Climate and Energy
The IAASTD argues that reducing agriculture‘s dependence on fossil fuel energy must become a priority. In addition, enormous potential lies in the optimisation and replacement of plant-based fuels, such as firewood which in Africa is still the most widespread energy source for cooking. Many of these measures would not only reduce CO2 emissions, but would also help agriculture to better adapt to future climate changes and to conserve natural resources and biodiversity. They could also bring economic benefits. Such win-win measures could help trigger a climate-friendly global shift in agriculture. However, the IAASTD stresses that individual measures to cut CO2 emissions must be adapted to the respective local conditions. The report clearly warns that they cannot be exclusively assessed according to climate aspects while disregarding contexts, indirect consequences as well as the impact with respect to other ecological and social targets. According to the IAASTD, “silver bullet” or global solutions in this context do not exist.
Increasing food energy efficiency
A secure, global solution does exist however when it comes to increasing food energy efficiency and the question of how many calories of fossil energy input are needed to produce one calorie of food that is actually consumed. As long as 30 to 50% of all foodstuffs in industrialised countries are simply being thrown away in factories, retail, restaurants and private households, and up to 30% of agricultural production in many tropical and low-income countries is lost after harvest before it can be processed, it is here that the largest efficiency gains could be achieved. Public awareness of food losses and waste has increased remarkably over the past years.
Although agriculture is a key factor in the avoidance of emissions and the possible sequestration of carbon, it tends to be largely neglected in national and international climate protection strategies. The majority of the billions of agricultural subsidies paid by industrialised and emerging countries continue to promote cultivation and production methods, consumer habits and trade flows which all contribute to global warming. Development cooperation in agriculture is also still pursuing obsolete strategies, which focus on increasing yields through higher energy input, particularly through agrochemicals, but also through mechanisation, irrigation and business specialisation, for example by separating crop cultivation and livestock farming instead of integrating both.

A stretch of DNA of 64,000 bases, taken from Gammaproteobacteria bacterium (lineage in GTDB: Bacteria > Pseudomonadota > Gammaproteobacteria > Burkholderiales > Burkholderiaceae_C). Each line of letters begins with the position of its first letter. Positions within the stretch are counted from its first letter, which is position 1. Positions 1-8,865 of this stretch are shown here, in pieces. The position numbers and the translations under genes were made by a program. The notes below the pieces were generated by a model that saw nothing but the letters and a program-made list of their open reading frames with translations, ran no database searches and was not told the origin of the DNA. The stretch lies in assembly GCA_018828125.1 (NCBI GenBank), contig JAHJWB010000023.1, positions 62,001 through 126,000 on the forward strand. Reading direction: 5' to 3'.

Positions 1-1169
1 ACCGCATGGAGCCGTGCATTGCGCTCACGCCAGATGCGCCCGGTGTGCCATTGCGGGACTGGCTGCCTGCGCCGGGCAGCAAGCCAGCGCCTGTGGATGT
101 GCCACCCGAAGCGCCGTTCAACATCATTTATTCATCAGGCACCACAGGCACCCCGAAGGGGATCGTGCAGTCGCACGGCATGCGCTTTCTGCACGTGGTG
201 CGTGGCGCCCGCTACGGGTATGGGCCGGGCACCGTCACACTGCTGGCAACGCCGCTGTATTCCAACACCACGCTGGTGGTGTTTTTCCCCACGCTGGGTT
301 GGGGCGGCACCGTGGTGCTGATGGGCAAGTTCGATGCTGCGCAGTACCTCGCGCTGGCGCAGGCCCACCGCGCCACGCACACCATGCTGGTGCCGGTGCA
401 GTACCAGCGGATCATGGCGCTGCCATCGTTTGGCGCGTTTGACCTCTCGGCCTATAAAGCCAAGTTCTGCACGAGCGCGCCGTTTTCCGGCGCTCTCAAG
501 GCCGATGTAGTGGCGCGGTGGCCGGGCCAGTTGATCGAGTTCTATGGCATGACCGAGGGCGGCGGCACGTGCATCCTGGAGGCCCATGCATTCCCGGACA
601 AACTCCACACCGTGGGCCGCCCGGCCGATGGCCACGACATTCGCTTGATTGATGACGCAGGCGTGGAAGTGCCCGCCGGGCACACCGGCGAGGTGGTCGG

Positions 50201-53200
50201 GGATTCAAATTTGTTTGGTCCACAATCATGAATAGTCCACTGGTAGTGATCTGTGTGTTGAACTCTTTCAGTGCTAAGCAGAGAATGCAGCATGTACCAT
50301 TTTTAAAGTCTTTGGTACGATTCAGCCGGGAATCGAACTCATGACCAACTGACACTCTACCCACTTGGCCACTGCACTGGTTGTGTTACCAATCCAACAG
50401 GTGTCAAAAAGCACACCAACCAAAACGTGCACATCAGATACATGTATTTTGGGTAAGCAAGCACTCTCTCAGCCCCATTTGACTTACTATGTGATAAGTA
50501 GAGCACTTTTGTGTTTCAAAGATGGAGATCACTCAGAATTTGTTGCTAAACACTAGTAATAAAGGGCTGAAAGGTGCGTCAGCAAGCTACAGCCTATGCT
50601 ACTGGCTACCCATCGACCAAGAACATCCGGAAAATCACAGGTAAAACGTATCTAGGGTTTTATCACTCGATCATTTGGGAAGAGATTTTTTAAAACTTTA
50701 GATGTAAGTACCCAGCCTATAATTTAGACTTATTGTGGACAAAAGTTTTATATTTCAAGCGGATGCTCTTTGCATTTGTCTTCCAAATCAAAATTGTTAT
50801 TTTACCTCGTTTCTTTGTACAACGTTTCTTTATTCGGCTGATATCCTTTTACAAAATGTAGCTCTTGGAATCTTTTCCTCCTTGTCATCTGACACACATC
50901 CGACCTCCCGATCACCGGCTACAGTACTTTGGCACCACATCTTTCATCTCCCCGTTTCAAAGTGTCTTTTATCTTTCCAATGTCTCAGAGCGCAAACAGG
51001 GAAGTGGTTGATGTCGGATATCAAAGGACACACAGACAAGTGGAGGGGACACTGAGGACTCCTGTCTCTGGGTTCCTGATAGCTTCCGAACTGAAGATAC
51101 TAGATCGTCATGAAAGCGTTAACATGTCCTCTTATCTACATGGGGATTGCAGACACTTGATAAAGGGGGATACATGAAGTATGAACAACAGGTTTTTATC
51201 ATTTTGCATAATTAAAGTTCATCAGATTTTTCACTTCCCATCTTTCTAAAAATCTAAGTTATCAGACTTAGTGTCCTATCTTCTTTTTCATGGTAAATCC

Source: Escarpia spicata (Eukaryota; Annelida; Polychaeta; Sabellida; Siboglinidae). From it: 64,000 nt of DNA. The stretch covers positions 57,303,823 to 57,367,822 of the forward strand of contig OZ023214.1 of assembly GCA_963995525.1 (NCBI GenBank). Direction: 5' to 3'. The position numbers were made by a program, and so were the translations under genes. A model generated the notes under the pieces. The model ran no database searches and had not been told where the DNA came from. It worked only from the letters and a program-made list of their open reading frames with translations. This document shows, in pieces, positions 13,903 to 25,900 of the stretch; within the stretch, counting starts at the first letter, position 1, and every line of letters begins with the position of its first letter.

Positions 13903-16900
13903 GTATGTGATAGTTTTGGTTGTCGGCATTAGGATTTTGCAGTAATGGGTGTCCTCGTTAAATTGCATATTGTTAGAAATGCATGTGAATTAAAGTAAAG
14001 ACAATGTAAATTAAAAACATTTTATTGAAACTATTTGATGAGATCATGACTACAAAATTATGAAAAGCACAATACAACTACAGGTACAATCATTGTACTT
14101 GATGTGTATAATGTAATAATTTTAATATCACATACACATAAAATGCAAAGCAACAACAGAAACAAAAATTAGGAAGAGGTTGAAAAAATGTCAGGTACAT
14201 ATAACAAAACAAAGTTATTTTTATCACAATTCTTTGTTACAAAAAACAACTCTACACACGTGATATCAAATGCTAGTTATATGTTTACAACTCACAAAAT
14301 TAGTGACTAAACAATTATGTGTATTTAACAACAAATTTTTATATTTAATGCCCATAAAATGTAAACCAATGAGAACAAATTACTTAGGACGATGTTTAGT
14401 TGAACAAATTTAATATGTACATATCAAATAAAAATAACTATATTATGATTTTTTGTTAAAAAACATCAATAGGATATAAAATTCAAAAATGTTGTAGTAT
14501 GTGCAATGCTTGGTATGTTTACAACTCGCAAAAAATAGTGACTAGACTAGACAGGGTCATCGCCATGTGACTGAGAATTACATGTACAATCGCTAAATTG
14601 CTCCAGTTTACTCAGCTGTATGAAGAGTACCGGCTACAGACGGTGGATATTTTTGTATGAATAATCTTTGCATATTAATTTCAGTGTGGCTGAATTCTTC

The IAASTD calls for a fundamental change to agricultural and trade policies so that they adapt to the international community’s climate targets. Cultivation methods which are low in emissions and store carbon, as well as climate-friendly forms of production and consumption must be incorporated into current international climate negotiations."On a global scale, carbon sequestration in soils has the potential to offset from 5 to 15% of the total annual CO2 emissions from fossil fuel combustion in the near-term." (Global, p. 190)